Lawrence Pollard, “Satanic Verses Polarizing Untruths”, BBC News Channel, 14 Feb 2009, http://news.bbc.co.uk/1/hi/entertainment/7889974.stm
 Ibid, BBC New Channel.
 Poornima Apte, ‘Brick Lane by Monica Ali’, desi journal Chronicles of Indian Diaspora, (n.d.), http:// www.desijouranl.com/book.
 Natasha Walter, ‘Citrus scent of inexorable desire’ Guardian’, http:// books.guardian.co.uk/print/0,,4689330-111622,00.html.
 Jasper Rees, Telegraph.co.uk, (14 June, 2004),
 Soumya Bhattacharya, ‘Goodbye, young lovers’, Guardian Unlimited, (18 July, 2004), /reviews/generalfiction/0,,1263491,00.html,.
 Homi K Bhabha, ‘The Postcolonial and The Postmodern’, The Location of Culture, (London and New York: Routledge, 1994), 173.
 Neil Lazarus, ‘Introducing postcolonial studies’ in The Cambridge Companion to Postcolonial Literary Studies, ed. Neil Lazarus (England : Cambridge University Press, 2004), 04
.Morris, Pam, ‘Introduction’,Realism the New Critical Idiom, ( London & New York: Routledge, 2003), 04.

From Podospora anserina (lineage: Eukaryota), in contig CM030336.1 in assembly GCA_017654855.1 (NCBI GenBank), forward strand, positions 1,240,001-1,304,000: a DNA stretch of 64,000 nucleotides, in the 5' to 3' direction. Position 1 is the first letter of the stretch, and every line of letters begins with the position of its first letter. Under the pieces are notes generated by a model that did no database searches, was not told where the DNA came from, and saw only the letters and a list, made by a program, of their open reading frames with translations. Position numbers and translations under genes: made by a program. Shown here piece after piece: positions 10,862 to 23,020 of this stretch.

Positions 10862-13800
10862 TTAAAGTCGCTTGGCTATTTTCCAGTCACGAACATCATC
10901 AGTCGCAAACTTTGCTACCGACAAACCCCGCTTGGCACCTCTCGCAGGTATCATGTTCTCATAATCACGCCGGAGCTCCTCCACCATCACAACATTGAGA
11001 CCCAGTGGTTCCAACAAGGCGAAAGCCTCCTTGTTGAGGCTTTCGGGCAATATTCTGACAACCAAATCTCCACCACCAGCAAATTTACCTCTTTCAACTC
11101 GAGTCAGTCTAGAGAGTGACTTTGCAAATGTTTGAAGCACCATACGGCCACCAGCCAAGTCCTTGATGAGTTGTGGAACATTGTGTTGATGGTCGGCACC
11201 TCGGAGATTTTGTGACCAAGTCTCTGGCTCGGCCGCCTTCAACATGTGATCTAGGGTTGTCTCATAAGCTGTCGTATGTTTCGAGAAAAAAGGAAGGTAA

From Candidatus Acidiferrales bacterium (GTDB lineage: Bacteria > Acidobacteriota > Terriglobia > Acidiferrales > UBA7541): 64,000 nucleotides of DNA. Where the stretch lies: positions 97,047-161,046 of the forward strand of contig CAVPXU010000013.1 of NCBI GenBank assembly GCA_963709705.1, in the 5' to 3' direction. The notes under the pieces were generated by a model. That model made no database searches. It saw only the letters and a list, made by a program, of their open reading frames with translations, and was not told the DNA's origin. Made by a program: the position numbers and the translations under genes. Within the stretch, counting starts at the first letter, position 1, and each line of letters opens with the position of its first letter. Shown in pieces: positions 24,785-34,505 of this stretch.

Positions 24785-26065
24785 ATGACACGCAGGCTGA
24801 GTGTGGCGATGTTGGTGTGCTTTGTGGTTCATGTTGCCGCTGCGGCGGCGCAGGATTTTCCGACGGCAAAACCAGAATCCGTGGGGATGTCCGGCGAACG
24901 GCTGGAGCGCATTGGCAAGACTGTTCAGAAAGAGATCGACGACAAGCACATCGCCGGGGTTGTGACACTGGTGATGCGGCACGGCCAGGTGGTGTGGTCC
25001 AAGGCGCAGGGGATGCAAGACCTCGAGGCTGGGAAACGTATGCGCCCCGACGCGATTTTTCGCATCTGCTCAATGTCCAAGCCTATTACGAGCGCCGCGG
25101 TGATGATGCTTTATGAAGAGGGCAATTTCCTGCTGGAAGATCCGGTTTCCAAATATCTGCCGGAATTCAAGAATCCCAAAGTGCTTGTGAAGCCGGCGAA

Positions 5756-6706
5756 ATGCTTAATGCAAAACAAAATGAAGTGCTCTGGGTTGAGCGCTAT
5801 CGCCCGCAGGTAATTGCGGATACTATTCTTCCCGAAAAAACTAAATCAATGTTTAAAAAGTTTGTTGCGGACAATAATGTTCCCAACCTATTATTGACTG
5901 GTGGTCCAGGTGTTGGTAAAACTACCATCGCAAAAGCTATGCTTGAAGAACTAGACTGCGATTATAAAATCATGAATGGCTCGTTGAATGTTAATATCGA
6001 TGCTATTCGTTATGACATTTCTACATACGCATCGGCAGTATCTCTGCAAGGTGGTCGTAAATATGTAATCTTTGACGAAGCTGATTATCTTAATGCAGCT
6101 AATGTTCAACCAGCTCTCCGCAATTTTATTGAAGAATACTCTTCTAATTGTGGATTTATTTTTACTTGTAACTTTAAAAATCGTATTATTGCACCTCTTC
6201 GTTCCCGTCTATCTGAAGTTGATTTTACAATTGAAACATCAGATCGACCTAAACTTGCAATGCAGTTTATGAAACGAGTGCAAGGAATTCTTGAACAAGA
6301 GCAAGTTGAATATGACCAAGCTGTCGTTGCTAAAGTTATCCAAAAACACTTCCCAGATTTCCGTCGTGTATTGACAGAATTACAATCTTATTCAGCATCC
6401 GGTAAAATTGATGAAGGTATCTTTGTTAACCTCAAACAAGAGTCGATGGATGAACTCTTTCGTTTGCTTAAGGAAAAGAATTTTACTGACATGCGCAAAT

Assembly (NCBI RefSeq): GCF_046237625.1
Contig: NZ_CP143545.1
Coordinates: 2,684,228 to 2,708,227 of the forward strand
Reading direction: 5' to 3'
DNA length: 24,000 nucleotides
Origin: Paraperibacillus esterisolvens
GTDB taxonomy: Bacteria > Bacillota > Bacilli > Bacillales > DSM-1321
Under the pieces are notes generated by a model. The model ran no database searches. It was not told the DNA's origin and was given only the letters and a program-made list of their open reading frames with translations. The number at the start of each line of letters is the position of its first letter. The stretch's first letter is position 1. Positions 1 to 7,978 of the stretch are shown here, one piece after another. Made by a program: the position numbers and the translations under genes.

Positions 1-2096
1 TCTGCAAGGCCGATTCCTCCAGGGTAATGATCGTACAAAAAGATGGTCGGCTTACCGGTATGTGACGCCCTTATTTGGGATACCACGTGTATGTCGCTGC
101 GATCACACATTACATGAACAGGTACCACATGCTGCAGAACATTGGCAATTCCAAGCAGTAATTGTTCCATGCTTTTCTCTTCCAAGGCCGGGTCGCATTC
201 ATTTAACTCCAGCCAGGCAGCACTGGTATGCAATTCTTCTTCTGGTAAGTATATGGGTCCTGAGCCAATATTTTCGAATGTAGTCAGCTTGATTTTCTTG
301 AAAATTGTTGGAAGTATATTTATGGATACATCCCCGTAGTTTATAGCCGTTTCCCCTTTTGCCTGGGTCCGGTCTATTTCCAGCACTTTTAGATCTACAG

Christian Metz, “Notes Toward a Phenomenology of the Narrative”, The Narrative Reader, ed. Martin Mcquillan (London & New York: Routledge, 2000), 90.
 Kobena Mercer, ‘Black Art and the Burden of Representation’, Third Text, 10 (Spring 1990), 61-78, (p.65).
 Jana Evans Brazeil, ‘Transnational Activism, Diasporic Arts of Resistance’, in Diaspora- An Introduction, (UK & USA: Blackwell, 2008), 162-163.
 Sukhdev, Sandhu, ‘Cultural Capital’, in London Calling: How Black and Asian Writers Imagined a City, London: Harper Perennial, 2004, 188.
 Ibid, 190.
 Sara Upstone, ‘Salman Rushdie and V.S.Naipaul’, in British Asian Fiction: Twenty-Firs- Century Voices, (Manchester & New York: Manchester University Press, 2010, . 17.
 Philip Tew, ‘Multiplicities and Hybridity’, in The Contemporary British Novel. (London & New York: Continuum, 2004), 151.
 Ibid, .151-152.
 Vijay Mishra, ‘Bombay Cinema & Diasporic Desire’, in Bollywood Cinema Temple of Desire, (London & New York: Routledge 2002), 236.
 Stephen Slemon, “Modernism’s Last Post”, Past The Last Post Theorizing Post-Colonialism and Post-Modernism, ed. Ian Adam and Helen Tiffin, (New York & London: Harvester Wheatsheaf, 1991),p.07.
 Michael Dash, “Marvellous Realism , The Way out of Négritude”, The Post-Colonial Studies Reader, ed. Bill Ashcroft, Gareth Griffiths, Helen Tiffin, London & New York: Routledge, 1995, 199.
 Salman Rushdie, “Imaginary Homelands”, Imaginary HomeLands: Essays and Criticsm 1981-1991, London : Granta, 1991,.14..
 SusheilNasta, “ Points of Departure, Early Visions of ‘Home’ and ‘Abroad’ ” in Home Truths Fictions of South Asian Diaspora in Britian, (New York: Palgrave, 2002) , p.22.
 Sarfraz Manzoor, ‘Why do Asian writers have to be ‘authentic’ to succeed?’, The Guardian, April 30, 2006, (05 August 2019).